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Two things cause problems
for writers using the possessive. One is that in most cases the
plural and the possessive are both formed by adding the letter "s"; the
other is that some possessives use apostrophes and some don't.
Plurals vs. possessives
always formed without an apostrophe, even if you're talking about a
set of years or a family; just add "s" or "es":
Possessives are almost always
formed using apostrophes. For singular nouns, the apostrophe comes
before the "s":
the book's cover
the table's legs
the class's grades
If the noun forms a regular
plural--in other words, if the plural is formed by adding "s" or "es"--the
apostrophe in the possessive comes after the "s":
the books' covers
the tables' legs
the classes' grades
If the noun forms an irregular
plural, add an apostrophe and an "s" at the end:
Don't confuse possessives
with "ies" plurals:
our society's condition (singular and possessive)
the condition of many societies (plural)
the societies' goals (plural and possessive)
personal pronouns; it's vs. its
personal pronouns form possessives without apostrophes:
his, hers, yours, theirs
The same is true of "it":
the possessive is "its" (no apostrophe)
= the contraction
of "it is"
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An antecedent is the
noun that a pronoun refers to. Pronoun-antecedent agreement means
that the pronoun must agree with--or match--the antecendent that it refers
to in number. If the antecedent is singular, the pronoun must be
singular, too; if it's plural, then the pronoun must also be plural.
The sentence can make it a bit unclear whether the antecedent is
singular or plural. Consider the following sentence:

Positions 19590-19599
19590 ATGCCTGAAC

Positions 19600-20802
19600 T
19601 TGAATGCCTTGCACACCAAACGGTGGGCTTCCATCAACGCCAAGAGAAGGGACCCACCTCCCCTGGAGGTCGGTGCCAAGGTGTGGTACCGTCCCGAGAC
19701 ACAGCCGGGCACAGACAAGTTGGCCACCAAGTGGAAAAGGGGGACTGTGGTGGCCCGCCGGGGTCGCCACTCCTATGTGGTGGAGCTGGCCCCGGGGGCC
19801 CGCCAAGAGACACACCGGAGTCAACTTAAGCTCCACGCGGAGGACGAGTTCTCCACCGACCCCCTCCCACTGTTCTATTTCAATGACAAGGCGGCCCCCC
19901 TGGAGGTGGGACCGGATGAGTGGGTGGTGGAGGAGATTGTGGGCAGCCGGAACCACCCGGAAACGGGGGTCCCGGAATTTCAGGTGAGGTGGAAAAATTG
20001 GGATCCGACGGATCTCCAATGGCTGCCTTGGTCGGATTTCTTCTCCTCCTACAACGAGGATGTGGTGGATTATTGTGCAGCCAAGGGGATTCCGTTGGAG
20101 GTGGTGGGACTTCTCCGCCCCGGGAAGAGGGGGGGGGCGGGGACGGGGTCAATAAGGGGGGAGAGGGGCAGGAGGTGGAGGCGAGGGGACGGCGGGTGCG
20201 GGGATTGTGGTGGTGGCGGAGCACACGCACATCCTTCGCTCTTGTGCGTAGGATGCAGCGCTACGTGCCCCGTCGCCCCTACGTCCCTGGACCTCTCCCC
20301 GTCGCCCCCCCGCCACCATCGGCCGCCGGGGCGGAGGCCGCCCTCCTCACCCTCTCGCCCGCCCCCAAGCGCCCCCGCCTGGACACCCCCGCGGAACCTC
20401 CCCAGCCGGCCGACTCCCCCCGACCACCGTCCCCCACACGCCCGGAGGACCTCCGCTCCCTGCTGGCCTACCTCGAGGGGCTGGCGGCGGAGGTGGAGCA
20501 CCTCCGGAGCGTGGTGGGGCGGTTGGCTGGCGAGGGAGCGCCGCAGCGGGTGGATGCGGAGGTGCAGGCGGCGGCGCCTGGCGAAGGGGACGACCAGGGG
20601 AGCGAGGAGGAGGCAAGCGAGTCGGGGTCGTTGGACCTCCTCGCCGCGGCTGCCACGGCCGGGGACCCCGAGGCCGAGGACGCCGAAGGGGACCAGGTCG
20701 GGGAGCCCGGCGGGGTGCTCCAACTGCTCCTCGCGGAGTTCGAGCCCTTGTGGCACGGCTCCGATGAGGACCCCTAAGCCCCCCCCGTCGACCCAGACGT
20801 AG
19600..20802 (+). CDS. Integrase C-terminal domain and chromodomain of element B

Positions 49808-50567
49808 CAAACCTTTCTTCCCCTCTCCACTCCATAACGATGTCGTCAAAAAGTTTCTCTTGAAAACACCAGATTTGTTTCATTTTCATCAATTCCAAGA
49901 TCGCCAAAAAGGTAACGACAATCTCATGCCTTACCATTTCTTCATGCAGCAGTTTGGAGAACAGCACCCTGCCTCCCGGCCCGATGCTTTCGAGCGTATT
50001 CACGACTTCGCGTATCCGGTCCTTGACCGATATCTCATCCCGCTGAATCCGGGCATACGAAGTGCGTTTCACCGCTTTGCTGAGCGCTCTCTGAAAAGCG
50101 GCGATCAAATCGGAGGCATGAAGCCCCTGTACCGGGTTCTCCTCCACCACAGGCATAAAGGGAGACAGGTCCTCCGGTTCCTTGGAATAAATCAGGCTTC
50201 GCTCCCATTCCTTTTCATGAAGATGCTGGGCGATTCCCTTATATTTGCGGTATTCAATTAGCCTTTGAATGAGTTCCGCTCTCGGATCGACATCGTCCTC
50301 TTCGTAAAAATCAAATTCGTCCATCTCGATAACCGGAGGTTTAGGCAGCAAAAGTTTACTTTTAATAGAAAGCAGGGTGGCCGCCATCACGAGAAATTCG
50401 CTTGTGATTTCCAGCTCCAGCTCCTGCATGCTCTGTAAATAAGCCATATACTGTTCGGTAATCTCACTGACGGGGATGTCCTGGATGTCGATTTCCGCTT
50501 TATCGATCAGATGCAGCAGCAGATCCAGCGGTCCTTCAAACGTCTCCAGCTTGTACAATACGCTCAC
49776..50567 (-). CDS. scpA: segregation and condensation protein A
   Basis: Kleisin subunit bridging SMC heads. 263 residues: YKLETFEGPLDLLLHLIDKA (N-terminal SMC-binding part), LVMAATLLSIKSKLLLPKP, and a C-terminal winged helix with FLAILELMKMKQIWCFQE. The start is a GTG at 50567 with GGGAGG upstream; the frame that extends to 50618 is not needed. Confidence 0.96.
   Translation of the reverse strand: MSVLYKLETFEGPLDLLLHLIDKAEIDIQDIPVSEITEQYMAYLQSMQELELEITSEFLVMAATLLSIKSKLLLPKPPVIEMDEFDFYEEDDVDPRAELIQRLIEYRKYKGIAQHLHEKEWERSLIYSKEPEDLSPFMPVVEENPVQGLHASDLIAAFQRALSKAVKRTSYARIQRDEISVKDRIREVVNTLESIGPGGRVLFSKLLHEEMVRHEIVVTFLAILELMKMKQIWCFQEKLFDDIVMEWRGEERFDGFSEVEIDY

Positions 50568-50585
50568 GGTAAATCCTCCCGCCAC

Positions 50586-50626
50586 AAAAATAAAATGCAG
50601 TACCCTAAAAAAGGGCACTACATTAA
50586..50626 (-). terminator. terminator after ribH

He is one of the people who [is
] going to the party.
Is "who" singular or plural?
It's clear that it does not refer to "he" but to "people" and is therefore
plural, so the correct verb is "are." If you were to specify the
individual in some way--perhaps by saying "he is the one"--then the "who"
would be singular.
One common difficulty arises when we use personal pronouns like "he,"
"she," and "they." At one time, we used male pronouns to refer to any unknown
The average person wants to know what is expected of
him in his job.
That is clearly sexist. The solution has been to say "he or she," "him
or her," and so on for the singular nouns, and treat "they," "them," and
"their" as only for plural nouns:
Every student wants to get a good mark in his or her
However, the question of pronouns has become more complicated now,
as many people identify as non-binary, so it has become more acceptable
to use "they," "them," and "their" for an individual. Use care in dealing
with the issue, and when you know what pronouns an individual prefers, use
In some cases, the best thing to do is to change the antecedent to plural:
People want to know what
is expected of them in their jobs.
All the students want to do well in their
Unclear Pronoun Reference
Be sure that your pronoun
refers to a clear antecedent, not an entire clause or other vague thing:
The Creature is a wretched being, which
leads to a life of solitude and desperation.
It's virtually impossible
to pinpoint exactly what "which" is referring to. Try to be specific:
The Creature is a wretched being, a condition that
leads to a life of solitude and
For "which" and "that,"
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There is a group of
pronouns known as relative pronouns
they introduce relative
. Some are personal
Some are impersonal
If you use a relative pronoun,
be sure to use a personal one if you refer to a person or people, and
an impersonal one to refer to a thing or things:
He is the person who
is going to the party NOT
He is the person that
is going is going to the party
That vs. which
These two pronouns
are often used interchangeably. They should be used for different
circumstances: use "that" if the clause it introduces is restrictive,
and "which" if it is nonrestrictive. Is the clause absolutely necessary
for the sentence (restrictive), or does it just provide extra, nonessential
information (nonrestrictive)? In the first sentence below, the "that"
clause is essential to the meaning; in the second, the "which" clause can
be omitted without changing the meaning of the sentence:
The team that scores the most goals wins. (restrictive)
The team, which scored fifty goals this
season, set a new record. (nonrestrictive)
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